demise

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See also: démise

English[edit]

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Etymology[edit]

Borrowed from Middle French démise, the feminine singular past participle of démettre; from Latin dēmissa, feminine singular of perfect passive participle of dēmittō.

Pronunciation[edit]

  • IPA(key): /dɪˈmaɪz/
    • (file)
    • (file)

Noun[edit]

demise (plural demises)

  1. (law) The conveyance or transfer of an estate, either in fee for life or for years, most commonly the latter.
  2. Transmission by formal act or conveyance to an heir or successor; transference; especially, the transfer or transmission of the crown or royal authority to a successor.
  3. Death.
    • 1834, Letitia Elizabeth Landon, Francesca Carrara, volume 2, page 124:
      Earth looked her loveliest to receive my sweet sister's gentle dust; but all was harsh and sullen as her own nature when Lady Avonleigh's haughty ashes returned to their original element. Immediately after her demise, her son went abroad, and I accompanied him.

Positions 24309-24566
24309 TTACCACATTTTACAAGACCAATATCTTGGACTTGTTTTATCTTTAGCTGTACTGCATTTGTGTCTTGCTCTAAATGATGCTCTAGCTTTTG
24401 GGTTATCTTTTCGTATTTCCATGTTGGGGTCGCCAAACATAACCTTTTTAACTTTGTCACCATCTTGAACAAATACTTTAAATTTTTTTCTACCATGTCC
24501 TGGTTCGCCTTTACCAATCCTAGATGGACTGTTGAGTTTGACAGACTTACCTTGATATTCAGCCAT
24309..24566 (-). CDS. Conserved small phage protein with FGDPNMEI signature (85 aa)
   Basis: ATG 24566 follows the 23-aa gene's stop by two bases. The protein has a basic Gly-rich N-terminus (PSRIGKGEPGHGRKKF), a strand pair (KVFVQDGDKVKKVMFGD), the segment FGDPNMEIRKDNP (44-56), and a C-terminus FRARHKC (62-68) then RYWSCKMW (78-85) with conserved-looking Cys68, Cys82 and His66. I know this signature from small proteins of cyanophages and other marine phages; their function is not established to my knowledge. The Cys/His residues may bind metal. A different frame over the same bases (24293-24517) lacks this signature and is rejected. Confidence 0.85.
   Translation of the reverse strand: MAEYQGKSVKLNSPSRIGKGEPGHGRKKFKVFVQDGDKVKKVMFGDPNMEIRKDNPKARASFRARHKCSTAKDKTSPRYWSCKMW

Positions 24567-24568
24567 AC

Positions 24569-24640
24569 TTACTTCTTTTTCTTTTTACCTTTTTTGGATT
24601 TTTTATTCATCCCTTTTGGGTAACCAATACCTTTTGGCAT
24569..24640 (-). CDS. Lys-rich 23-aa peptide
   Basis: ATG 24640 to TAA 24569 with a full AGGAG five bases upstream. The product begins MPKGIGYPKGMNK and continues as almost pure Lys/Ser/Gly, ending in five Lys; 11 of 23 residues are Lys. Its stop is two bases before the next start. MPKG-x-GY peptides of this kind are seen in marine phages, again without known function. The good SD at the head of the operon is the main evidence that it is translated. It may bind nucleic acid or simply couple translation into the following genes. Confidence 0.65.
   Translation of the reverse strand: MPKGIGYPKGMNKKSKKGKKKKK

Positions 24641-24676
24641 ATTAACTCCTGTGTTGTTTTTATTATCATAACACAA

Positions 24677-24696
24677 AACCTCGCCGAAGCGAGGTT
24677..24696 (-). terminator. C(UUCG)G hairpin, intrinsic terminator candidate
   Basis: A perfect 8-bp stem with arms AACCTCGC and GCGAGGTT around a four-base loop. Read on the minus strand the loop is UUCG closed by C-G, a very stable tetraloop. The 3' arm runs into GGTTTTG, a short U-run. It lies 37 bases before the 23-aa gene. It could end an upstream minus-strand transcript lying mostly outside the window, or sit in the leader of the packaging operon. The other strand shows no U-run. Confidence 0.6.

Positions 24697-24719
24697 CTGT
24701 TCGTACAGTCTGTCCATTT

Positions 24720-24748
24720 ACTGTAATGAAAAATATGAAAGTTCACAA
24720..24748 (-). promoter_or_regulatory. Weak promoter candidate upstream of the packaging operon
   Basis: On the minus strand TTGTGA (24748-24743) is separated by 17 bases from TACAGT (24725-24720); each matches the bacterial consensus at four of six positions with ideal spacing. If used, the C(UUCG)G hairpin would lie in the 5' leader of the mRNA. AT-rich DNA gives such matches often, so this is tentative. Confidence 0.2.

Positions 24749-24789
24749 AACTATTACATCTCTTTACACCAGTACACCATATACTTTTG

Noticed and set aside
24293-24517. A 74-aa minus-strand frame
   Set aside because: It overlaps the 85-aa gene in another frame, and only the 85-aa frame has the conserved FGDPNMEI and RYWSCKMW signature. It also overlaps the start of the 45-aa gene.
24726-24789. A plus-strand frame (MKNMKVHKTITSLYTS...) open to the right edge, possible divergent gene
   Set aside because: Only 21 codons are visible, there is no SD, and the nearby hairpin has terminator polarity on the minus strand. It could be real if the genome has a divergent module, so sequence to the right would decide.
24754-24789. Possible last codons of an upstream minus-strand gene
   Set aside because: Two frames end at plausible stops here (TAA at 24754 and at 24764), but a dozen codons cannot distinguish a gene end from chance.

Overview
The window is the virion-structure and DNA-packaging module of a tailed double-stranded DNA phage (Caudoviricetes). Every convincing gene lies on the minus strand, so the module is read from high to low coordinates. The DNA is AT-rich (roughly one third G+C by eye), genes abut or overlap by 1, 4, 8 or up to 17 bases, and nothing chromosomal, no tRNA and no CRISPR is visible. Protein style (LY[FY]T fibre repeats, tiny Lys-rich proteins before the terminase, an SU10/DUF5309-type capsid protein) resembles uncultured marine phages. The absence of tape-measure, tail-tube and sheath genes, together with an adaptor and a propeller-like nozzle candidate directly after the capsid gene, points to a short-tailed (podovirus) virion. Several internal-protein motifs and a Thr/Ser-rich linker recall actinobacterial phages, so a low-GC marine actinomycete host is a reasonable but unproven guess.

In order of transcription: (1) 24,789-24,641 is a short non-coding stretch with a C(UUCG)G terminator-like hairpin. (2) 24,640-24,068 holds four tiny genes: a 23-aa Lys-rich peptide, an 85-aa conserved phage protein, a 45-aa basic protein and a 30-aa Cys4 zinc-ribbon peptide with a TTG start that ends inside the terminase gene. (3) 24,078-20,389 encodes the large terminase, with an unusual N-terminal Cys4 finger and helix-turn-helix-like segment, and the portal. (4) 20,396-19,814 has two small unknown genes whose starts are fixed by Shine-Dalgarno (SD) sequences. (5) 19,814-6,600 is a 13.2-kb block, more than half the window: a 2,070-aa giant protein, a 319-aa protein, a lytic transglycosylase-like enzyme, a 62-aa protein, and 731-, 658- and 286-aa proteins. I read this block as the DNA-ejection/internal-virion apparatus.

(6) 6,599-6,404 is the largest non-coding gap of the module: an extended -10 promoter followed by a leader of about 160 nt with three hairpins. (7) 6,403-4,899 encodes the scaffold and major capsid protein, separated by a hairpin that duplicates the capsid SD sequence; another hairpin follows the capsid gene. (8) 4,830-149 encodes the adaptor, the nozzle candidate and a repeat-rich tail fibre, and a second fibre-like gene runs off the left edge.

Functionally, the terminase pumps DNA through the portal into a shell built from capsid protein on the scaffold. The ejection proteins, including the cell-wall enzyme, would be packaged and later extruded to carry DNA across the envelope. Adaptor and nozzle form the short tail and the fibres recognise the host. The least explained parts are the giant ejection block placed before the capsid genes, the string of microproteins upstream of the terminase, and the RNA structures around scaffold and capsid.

4. The end of something, in a negative sense; downfall.
    The lack of funding ultimately led to the project's demise.

Related terms[edit]

Translations[edit]

Verb[edit]

demise (third-person singular simple present demises, present participle demising, simple past and past participle demised)

  1. (transitive, obsolete, law) To give.
  2. (transitive, law) To convey, as by will or lease.
  3. (transitive, law) To transmit by inheritance.
  4. (intransitive, law) To pass by inheritance.
  5. (intransitive) To die.

Anagrams[edit]


Czech[edit]

Etymology[edit]

From French démission, from Latin dēmissiō, from dēmittō.

Pronunciation[edit]

Noun[edit]

demise f

  1. resignation, abdication
    Synonyms: abdikace, rezignace
    podat demisito resign

Declension[edit]

See also[edit]

Further reading[edit]

  • demise in Příruční slovník jazyka českého, 1935–1957
  • demise in Slovník spisovného jazyka českého, 1960–1971, 1989